However, the Fall Global Championship was different. People saw different roles as first picks, and new compositions emerged because new maps gave clearly defined edges to off-meta Heroes. For instance, Rexxar has rarely been seen in professional play since release but is highly contested in Braxis Holdout.


On the other hand, Alarak—who has one of the highest skill caps in the game—was used in major tournaments as early as Super League Season 3 when Rich played him against Ballistix. He massacred Please Buff Arthas with his precise Discord Strikes in the Winner’s Match at BlizzCon as well. Jeongha also pulled out the Highlord against Team Dignitas in the semifinals to take a key strategy pick away from their opponent.

 

 

Medivh was used in various situations. Even though Black was known for their signature Medivh plays on Towers of Doom, they were ultimately crushed under Fnatic’s Medivh-Jaina double mage composition—a composition rarely seen in domestic tournaments. Fnatic provided a perfect EU answer to the Korean meta by using Ley Line Seal paired with Ring of Frost and Mosh Pit. Armed with unconventional picks like Dehaka and Medivh, Fnatic outplayed Black both in draft and coordination.


The Grand Final was a test chamber to see who would come out on top between the two key tank players from each team. In Game 1, Zarya made an appearance after popular tanks such as Muradin and ETC had already been taken, possibly signaling a new strategy from Fnatic. Although they ended up losing that game, Zarya was not an accidental choice, but rather a part of a thought-out strategy that went awry. Other off-meta Heroes like Rexxar and the global presence trio of Falstad-Brightwing-Dehaka added complexity and variance to the games.

 

 

The new Starcraft maps made teamfighting even more interesting. Game 3 between Fnatic and Ballistix on Warhead Junction is a testament to nonstop teamfights. When both teams tried to cap the top boss—a situation in which any action could either make or break the game—Fnatic did not lose their nerve and emerged victorious amidst all the nuclear barrage. Although Fnatic’s draft lacked a dedicated sustain assassin and raised some concerns, seeing high mobility Heroes like Falstad and Tracer take the game was enough reason to justify their strategy.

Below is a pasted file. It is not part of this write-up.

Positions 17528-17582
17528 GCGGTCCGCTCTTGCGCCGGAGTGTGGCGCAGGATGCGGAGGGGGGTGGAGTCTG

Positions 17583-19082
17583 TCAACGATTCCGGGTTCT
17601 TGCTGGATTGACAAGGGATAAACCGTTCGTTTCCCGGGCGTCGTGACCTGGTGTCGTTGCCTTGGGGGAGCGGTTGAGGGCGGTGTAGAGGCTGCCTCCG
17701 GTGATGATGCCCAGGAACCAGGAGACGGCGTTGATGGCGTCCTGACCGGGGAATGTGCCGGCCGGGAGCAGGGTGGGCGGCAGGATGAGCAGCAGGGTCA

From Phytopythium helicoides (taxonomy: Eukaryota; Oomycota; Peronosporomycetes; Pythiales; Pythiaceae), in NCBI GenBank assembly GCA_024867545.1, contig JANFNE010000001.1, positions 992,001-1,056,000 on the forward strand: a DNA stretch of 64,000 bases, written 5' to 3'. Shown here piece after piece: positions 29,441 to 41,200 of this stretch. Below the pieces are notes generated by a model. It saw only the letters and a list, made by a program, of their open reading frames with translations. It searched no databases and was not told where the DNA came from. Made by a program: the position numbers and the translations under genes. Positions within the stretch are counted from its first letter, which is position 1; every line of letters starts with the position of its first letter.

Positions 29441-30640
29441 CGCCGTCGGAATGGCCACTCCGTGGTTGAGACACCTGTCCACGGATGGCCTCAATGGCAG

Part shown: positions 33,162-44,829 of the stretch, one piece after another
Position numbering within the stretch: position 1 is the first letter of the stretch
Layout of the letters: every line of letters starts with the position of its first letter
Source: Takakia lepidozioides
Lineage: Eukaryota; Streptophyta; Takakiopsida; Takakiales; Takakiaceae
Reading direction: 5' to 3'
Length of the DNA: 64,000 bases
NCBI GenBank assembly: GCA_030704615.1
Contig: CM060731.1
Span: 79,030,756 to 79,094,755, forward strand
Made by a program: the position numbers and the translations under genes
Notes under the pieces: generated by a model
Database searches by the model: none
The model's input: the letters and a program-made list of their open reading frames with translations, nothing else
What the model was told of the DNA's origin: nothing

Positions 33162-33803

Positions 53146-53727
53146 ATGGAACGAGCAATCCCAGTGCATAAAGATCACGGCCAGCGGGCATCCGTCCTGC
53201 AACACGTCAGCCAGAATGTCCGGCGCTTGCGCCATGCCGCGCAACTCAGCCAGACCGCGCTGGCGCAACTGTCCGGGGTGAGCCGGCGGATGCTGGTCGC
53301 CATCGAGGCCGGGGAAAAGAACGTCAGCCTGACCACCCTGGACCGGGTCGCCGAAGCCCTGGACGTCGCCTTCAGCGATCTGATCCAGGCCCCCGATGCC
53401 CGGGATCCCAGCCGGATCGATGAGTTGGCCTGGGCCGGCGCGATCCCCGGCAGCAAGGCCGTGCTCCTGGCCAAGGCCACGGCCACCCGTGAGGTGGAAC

Up until now, Heroes of the Storm has had a less-than-stellar standing as an eSport because of the sentiment that no amount of new Heroes or maps will meaningfully impact the meta. This BlizzCon proved otherwise by explicitly showcasing what is possible in uniquely Heroes-esque way. New maps and Heroes became integral parts of the new meta, and many international teams made use of them in their own style, culminating in some of the most spectacular upsets in the game’s history.

 

Disparity between China and Europe: Will There Be a Resurgence?

 

Heroes has been constantly changing throughout the year, and the top teams have changed with it. Although three different Korean teams have won three Global Championships this year, Fnatic’s teamplay combined with their own twist to the meta was merely a sign of greater things to come from Europe. Fnatic made an impression on the biggest stage in Heroes and earned themselves new fans worldwide.


Fnatic is a team that is hard to categorize, but unpredictable may be one way to describe them. They not only played unconventional Heroes but also used those Heroes to define their own playstyle. Sometimes, they played defensively all game only to accumulate small leads that eventually won the game. Other times, they were swift in engaging head-on into teamfights. Without a preconceived notion of what Fnatic would do, other teams struggled against them.


Their strategy especially shined in the later stages of the tournament where they left their mark on the world stage. Even though they finished second place after picking Sgt. Hammer over Tracer in the final game, such a minor deficit in Hero expertise can be made up with time—yet another reason to be excited for Fnatic’s future.


However, China and NA’s showings at the event leave much to be desired. eStar, heir apparent to China’s throne after the disbanding of EDG, could not hold their own against other international powerhouses. NA was in no better condition. If these two regions can make a return to power by next year’s BlizzCon, Heroes will finally have a true Global Championship worthy of the name.


Whether people have noticed it or not, Heroes has undergone subtle but glaring changes in regards to the pro scene. What will become of Heroes with the introduction of HGC next year? Watching these games at BlizzCon at the end of 2016 makes a compelling case for cautious optimism.

▲ Will Korean dominance continue in 2017? Let us see.

 

 

Source article by Inven Irro